The much anticipated electric SUV becomes first Kia to wear six-digit prices on some variants, but all breach $100K on-road
The dealer leaked details of final pricing for the EV9 SUV and that pricing was immediately confirmed by Kia head office.
In what will come as a shock to some, all three EV9 variants for Australia cost more than $100,000 before on-road costs with even the cheapest ‘Air’ model priced at $97,000 before other charges.
The trio of EV9 variants for Australia then takes in the $106,500 ‘Earth’ mid-spec grade before heading up to the $121,000 GT-Line.
Only the $97K EV9 Air runs with a circa-74kWh usable battery and rear-wheel drive, while both the Earth and GT-Line specs have a larger circa-95kWh usable battery and dual-motor AWD.
A six-figure price has been speculated and expected for some time, with the three-row electric SUV also marking its territory within a segment that currently features little direct competition.
But there was hope for an entry-level EV9 that would not breach the $100,000 mark, which sits slightly above the positioning of the brand’s smaller EV6 GT sports-SUV.
Does the all-electric Kia EV9 best those combustion cars? Our review next week will reveal the answer.
True three-row electric SUVs are currently few and far between. Perhaps the most obvious alternative to the EV9 is the Mercedes-Benz EQS SUV, which costs from $194,900.
The EV9 has undergone local steering and suspension tuning in Australia. The process was designed to refine some rough-riding characteristics we experienced on our first overseas drive earlier in 2023.
Only the EV9 Air runs with the simpler rear-wheel drive (RWD) powertrain, delivering 160kW of power and 350Nm of torque. That’s good enough for a claimed 8.2 second 0-100km/h sprint.
The Air is teamed with the smaller of two available batteries. The circa-74kWh usable unit is lighter and provides owners with a claimed range of 443km (WLTP) – a figure that is yet to go through independent Chasing Cars range testing. That will happen later.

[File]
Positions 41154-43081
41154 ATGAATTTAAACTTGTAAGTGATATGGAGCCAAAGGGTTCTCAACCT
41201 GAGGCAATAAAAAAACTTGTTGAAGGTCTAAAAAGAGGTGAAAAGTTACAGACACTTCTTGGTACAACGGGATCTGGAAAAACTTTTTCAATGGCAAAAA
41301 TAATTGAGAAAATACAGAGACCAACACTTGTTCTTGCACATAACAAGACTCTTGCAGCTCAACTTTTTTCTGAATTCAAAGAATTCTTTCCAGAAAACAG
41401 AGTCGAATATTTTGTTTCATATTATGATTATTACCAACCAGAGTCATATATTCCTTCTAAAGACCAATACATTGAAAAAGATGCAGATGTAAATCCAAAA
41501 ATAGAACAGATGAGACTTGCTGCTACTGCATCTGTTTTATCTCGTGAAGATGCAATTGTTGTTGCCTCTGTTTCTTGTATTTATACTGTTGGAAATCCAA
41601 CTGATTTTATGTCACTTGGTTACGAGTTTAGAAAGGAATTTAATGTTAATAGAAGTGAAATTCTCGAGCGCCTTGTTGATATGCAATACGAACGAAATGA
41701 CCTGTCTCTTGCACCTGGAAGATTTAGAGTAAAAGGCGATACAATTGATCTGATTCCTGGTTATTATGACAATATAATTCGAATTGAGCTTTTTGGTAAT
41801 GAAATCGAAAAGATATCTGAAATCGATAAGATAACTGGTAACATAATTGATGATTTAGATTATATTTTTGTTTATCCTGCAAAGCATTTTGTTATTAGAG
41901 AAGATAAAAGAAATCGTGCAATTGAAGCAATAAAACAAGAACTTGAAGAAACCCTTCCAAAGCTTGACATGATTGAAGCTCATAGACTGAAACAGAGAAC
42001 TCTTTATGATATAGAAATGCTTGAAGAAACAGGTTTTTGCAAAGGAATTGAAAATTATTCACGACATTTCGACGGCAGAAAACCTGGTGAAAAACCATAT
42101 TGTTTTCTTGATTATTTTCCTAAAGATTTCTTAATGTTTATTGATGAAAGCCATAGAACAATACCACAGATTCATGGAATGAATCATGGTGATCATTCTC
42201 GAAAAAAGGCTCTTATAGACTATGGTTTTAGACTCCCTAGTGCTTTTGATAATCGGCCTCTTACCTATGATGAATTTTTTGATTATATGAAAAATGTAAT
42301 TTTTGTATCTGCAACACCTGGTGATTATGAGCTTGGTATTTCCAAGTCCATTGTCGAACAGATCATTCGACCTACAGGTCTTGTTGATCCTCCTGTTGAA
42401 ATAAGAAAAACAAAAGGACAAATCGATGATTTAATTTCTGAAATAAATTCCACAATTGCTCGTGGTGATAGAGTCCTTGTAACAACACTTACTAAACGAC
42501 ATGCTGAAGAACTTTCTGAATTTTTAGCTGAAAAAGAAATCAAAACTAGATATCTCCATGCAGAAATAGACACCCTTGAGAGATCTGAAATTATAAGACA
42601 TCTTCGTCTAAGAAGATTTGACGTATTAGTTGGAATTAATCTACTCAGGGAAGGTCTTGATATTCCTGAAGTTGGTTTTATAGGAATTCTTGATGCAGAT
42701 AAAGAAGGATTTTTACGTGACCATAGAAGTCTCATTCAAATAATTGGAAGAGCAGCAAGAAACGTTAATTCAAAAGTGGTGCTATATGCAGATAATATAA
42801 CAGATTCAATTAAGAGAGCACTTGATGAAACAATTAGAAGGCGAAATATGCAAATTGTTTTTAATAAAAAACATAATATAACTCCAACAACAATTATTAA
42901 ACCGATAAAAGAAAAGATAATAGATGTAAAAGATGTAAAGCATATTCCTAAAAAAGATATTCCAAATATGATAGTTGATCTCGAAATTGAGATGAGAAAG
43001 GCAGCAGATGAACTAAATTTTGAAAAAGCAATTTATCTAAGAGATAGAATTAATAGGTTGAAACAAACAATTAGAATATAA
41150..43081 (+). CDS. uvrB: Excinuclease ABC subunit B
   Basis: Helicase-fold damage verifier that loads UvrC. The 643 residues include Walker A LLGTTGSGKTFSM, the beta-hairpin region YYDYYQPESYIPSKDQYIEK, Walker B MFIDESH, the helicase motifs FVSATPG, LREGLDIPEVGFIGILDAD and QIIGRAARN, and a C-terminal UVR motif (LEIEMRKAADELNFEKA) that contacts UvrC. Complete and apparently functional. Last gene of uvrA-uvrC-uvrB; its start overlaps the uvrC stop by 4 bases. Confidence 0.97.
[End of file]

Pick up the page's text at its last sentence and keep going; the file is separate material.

From there it is a big step up to the 283kW/700Nm powertrain used by the dual-motor Earth and GT-Line AWD specifications. The claimed 0-100km/h time falls to 6.0 seconds and 5.3 seconds respectively.
A larger battery is used for the AWD models measuring around 95kWh in usable capacity, good enough for a claimed range of 512km and 505km for the Earth and GT-Line respectively.
All EV9 models use the more sophisticated of two versions of Kia’s e-GMP EV architecture. 800-volt charging capability is included with peak charging speeds of about 240kW available on compatible DC chargers.
Kia says a 10-80 percent charge (a circa 50 to 400km recharge session) takes 20 minutes for the RWD model or 25 minutes for the big-battery AWD cars. We’ve tested this but can’t share our results until the reviews embargo lifts next week.
The three specifications of the EV9 step up in performance and luxury. Here, we walk through the key features of the trio of grades.
The range kicks off with the Air RWD, priced at $97,000 (before on-road costs). That variant includes the following highlights:
From the Air, it’s a $9500 step up to the Earth AWD model. That adds the larger battery, additional range and a considerable power bump, and also:
Finally, there is a bigger $14,500 jump to the flagship GT-Line AWD, which nabs:
Six colours are available on all three variants: flare red, snow white pearl, panthera metal, aurora black pearl, pebble grey, and iceberg green. A matte shade, ocean blue, is exclusive to the GT-Line.
Overseas, different interior colours and themes are available for the EV9, but Kia Australia has opted to take only the black/grey two-tone with metal-look inlays for now.
All prices listed are before on-road costs.
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